So far it’s mainly the equatorial countries that are being targeted by the destabilization effort, but this sacrifice zone will expand as imperialism grows more desperate. NATO has brought it to eastern Europe, where Russia and Belarus are being targeted by a U.S.-installed Ukrainian regime. This regime embraces the empire’s policies of endless warfare and anti-communist repression, with these measures being undertaken to culturally cleanse the Ukraine of its Russian roots. It’s an intensified version of what the imperialists cultivated in Korea, where a nation was arbitrarily divided and made to be at war with itself.

This global manufacturing of crises goes along with ever-greater U.S. militarization within the Global South, and within the imperialist countries themselves. But as investment in war grows, the empire’s contradictions multiply both within and without. The endless expansions of U.S. military spending happen alongside a long depression for the country’s lower classes, and inequality that’s exponentially grown during the pandemic. Tens of millions globally have been driven into extreme poverty during the last two years alone, their conditions worsened by the further wage cuts, privatization, and austerity that the empire’s neo-colonial institutions have imposedduring this time. The exploited world is more open than ever to China’s vision for Global South economic independence. And the empire’s internal populace is undergoing revolutionary radicalization insofar as its conditions allow, coming to positively view socialism on a scale far larger than was the case during the previous cold war.

The empire couldn’t have avoided these consequences of neoliberalism. Neoliberalism, and the exacerbations of inequality it’s brought, are the only ways the bourgeoisie has been able to stay in power since capitalism entered its current stage of crisis in the 70s.

The architects of war are aware that these costs have been necessary for the empire’s preservation. Warfare in all of its forms, and the intensification of exploitation within the core as well as the neo-colonies, have been instrumental for keeping capital alive. During the War on Terror and the new cold war, the profitability of conflict has grown unprecedentedly important. The war economy has become more heavily relied upon than at any previous point, and the increasingly hegemonic tech industry has become integral to supplying the tools for the Pentagon’s military buildup. So when Pentagon officials make plans for responding to the empire’s decline, they recommend not to lessen the militarism, austerity, and environmentally destructive policies which are driving down the conditions of the masses, but to invest even more in the war paradigm.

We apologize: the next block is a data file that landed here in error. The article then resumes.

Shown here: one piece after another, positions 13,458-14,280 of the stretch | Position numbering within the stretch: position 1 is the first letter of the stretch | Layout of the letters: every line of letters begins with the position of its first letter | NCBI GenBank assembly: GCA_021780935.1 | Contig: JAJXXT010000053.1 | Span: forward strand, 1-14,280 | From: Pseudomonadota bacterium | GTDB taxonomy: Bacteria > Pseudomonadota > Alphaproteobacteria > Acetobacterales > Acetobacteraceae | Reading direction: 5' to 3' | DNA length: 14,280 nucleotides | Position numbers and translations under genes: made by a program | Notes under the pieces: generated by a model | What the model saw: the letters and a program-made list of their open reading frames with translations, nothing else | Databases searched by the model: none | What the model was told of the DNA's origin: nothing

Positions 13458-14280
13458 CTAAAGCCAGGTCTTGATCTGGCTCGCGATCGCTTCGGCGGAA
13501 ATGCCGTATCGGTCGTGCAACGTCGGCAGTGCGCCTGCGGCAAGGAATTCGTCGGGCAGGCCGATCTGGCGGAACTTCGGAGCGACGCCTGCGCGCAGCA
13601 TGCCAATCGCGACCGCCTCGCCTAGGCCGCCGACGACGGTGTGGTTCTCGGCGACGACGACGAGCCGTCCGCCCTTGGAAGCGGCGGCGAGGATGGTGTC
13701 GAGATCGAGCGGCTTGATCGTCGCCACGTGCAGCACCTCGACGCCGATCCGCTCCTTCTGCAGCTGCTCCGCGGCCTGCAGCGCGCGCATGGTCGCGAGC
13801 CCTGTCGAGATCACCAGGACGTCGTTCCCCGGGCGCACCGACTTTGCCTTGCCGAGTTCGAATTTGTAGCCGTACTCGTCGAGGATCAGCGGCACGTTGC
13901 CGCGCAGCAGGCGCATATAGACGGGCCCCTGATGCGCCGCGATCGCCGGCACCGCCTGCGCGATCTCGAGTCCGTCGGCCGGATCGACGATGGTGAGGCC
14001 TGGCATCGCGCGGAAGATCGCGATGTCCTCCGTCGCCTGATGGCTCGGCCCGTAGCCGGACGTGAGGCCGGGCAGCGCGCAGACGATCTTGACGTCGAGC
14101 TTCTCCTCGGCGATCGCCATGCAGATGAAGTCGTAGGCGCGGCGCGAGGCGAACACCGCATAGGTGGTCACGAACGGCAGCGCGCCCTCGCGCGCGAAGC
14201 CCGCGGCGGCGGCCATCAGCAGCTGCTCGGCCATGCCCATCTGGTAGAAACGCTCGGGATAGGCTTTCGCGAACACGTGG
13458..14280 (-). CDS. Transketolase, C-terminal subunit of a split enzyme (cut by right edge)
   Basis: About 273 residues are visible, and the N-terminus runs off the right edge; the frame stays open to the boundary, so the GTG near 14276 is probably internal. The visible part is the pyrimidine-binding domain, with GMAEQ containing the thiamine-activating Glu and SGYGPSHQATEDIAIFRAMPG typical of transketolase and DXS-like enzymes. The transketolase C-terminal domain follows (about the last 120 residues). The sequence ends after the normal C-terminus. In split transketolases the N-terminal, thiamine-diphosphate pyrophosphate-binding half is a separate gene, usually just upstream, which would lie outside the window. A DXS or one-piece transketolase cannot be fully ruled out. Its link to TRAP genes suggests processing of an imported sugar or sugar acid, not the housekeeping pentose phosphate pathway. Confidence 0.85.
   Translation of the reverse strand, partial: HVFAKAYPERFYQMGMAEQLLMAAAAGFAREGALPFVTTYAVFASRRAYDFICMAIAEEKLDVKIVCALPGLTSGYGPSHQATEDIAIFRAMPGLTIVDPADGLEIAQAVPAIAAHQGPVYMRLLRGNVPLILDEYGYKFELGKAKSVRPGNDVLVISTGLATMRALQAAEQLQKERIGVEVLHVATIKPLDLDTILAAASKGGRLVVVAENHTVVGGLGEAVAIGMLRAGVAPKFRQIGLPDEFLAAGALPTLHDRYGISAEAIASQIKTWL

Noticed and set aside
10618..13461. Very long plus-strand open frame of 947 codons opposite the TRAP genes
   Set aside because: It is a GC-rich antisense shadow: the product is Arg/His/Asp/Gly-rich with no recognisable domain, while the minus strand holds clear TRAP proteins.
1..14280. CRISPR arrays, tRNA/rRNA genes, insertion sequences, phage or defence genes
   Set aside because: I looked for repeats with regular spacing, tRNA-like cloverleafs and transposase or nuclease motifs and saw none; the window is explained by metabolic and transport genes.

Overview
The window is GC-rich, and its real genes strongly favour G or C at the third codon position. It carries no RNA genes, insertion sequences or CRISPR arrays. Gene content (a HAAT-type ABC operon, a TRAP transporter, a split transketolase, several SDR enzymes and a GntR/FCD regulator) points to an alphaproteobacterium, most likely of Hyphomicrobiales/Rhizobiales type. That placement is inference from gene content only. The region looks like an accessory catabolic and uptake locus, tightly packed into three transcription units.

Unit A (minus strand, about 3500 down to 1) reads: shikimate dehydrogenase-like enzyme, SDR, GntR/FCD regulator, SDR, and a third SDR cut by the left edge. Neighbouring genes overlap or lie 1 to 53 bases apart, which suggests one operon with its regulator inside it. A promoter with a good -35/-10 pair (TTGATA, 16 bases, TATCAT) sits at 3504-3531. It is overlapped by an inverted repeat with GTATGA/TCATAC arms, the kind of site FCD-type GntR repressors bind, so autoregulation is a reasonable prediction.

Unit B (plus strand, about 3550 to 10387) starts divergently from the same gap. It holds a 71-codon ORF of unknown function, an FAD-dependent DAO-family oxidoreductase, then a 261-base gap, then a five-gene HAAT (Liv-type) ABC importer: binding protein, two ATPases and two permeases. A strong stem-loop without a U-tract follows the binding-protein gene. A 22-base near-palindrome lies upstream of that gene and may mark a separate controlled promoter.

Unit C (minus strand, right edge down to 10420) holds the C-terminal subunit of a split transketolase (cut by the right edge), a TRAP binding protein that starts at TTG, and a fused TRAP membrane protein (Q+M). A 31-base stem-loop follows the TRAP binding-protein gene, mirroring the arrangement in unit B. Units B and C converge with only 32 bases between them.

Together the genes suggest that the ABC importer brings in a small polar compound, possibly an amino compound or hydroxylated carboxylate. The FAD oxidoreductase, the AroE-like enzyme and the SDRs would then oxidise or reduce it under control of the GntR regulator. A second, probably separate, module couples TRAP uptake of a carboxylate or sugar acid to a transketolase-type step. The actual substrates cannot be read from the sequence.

In response to the humanitarian impacts that the climate crisis will have upon the U.S. population in the coming decades, the Pentagon recommends a permanently expanded military presence within the country’s borders. The U.S. Army War College, as well as Pentagon training resources, recommend that this military presence go along with plans for urban warfare to quell unrest. The most comprehensive of these U.S. military reports from the last decade combines the approaches towards importing imperialism’s warfare tactics. It says Washington needs to intensify propaganda and surveillance towards its own citizens, while building upon the warfare tactics that will one day be applied to the U.S. population. These engagements are described as ranging from “gray zone” methods, which fall short of direct violence, to widespread military force under an expanded doctrine for where the U.S. can intervene.

The basis for all of these actions is the idea that anything which theoretically threatens U.S. capital and geopolitical interests is a threat to national security. Advancing profits, winning the minds of the public, and making sure that all potential subversion gets monitored are held up by the Pentagon in just as high regard as subduing Washington’s rivals. Under the definition of “defense” that this view posits, every intrusion that the empire makes into the lives of its people—from mobile device surveillance to online censorship to militarized policing—is crucial society’s protection. From the perspective of anti-communism, even the most subtle facets of social control are seen as indispensable for stopping the spread of Marxism, which is regarded as an insidious force akin to a contagion.

To contain this contagion, the empire must maintain full spectrum dominance in every area, from cultural to economic to geopolitical. And when this dominance goes away, the empire must put maximum effort into regaining it. Given that the conditions have made this goal unattainable, the empire must forever pretend like it’s attainable. It does this by encompassing the public with a worldview which says that the anti-imperialist bloc is blanketly monstrous, and can be related to only through hostility. In the environment that the imperialist countries have cultivated, the prevailing myths are that no preferable alternatives to neoliberalism exist, and that endless conflict is unavoidable.

As long as these myths dominate, the imperialist countries will remain locked in their cycle. The cycle where the power of monopoly capital, propaganda, and repression keep them firmly away from revolution, even as the conditions of their people deteriorate for generations on end. Their liberation can come only after the empire is sufficiently dismantled along its peripheries, weakening capital enough for the masses in the imperialist countries to overthrow their capitalist states and free the remaining neo-colonies. This scenario is what the war effort, and its propaganda, are ultimately centered around stopping the masses from being able to imagine.